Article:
- Faster burst: Shoots at higher frequency (6 vs 5 flaps/sec) to capture the decisive moment.
- Longer lasting: Gets more shots (1000 versus 350) out of a single battery charge.
- Easier fill-in: Has a small integrated flash to brighten shadows of backlit subjects.
- More heavily discounted: Has been around for much longer (launched in August 2007).
If the count of individual advantages (bullet points above) is taken as a guide, the A7 II is the clear winner of the match-up (14 : 6 points). However, the relevance of individual strengths will vary across photographers, so that you might want to apply your own weighing scheme to the summary points when reflecting and deciding on a new camera.
In any case, while the specs-based evaluation of cameras is instructive in revealing their potential as photographic tools, it remains partial and cannot reveal, for example, the handling experience and imaging performance when actually working with the A7 II or the D300. User reviews, such as those found at amazon, can sometimes inform about these issues, but such feedback is often incomplete, inconsistent, and biased. This is why hands-on reviews by experts are important. The following table reports the overall rankings of the cameras as published by some of the major camera review sites. The full reviews are available, respectively, at cameralabs.com, dpreview.com, ephotozine.com, imaging-resource.com, and photographyblog.com.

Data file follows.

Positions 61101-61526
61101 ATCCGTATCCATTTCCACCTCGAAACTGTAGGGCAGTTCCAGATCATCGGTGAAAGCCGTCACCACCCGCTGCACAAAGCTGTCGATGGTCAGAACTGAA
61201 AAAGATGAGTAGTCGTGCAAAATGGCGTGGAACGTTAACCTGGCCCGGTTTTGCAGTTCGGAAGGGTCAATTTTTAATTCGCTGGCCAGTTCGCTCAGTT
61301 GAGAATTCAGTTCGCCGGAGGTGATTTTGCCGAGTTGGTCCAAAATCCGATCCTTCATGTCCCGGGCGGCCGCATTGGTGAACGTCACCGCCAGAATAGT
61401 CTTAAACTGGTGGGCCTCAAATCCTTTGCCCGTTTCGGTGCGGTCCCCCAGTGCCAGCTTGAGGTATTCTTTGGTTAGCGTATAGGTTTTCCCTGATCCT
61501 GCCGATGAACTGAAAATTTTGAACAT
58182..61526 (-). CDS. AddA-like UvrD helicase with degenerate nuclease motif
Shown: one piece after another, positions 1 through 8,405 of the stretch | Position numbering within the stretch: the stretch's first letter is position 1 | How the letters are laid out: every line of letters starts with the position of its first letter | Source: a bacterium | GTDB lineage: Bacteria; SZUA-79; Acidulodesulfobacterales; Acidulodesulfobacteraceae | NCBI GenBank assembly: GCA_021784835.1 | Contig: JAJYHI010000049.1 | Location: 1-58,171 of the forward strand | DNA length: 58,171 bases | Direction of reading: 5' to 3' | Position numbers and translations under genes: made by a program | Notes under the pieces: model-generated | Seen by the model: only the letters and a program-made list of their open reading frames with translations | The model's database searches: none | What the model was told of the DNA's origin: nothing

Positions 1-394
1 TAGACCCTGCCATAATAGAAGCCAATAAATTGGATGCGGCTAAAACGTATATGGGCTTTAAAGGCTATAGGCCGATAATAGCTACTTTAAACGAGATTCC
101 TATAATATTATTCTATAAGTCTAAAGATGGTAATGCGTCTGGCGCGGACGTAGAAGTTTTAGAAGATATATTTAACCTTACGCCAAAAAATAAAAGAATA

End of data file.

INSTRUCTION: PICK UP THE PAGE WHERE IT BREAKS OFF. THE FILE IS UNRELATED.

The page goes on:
|Sony A7 II (⇒ rgt)||Rec||82/100 Silver||4.5/5||5/5||5/5||2014||1,999||discont.||check|
|Nikon D300 (⇒ lft)||90/100 HiRec||HiRec||5/5||reviewed||4.5/5||2007||1,799||discont.||check|
|Nikon D500 (⇒ lft | rgt)||HiRec||91/100 Gold||4.5/5||5/5||5/5||2016||1,999||latest||check|
|Nikon D300S (⇒ lft | rgt)||90/100 HiRec||82/100 HiRec||4/5||5/5||4.5/5||2009||1,799||discont.||check|
|Nikon D3 (⇒ lft | rgt)||-||HiRec||5/5||reviewed||4.5/5||2007||4,999||discont.||check|
|Nikon D2Xs (⇒ lft | rgt)||-||-||-||reviewed||-||2006||4,699||discont.||check|
|Nikon D200 (⇒ lft | rgt)||91/100 HiRec||HiRec||reviewed||5/5||-||2005||1,699||discont.||check|
|Olympus E-M1 II (⇒ lft | rgt)||HiRec||85/100 Gold||4.5/5||5/5||4.5/5||2016||1,999||latest||check|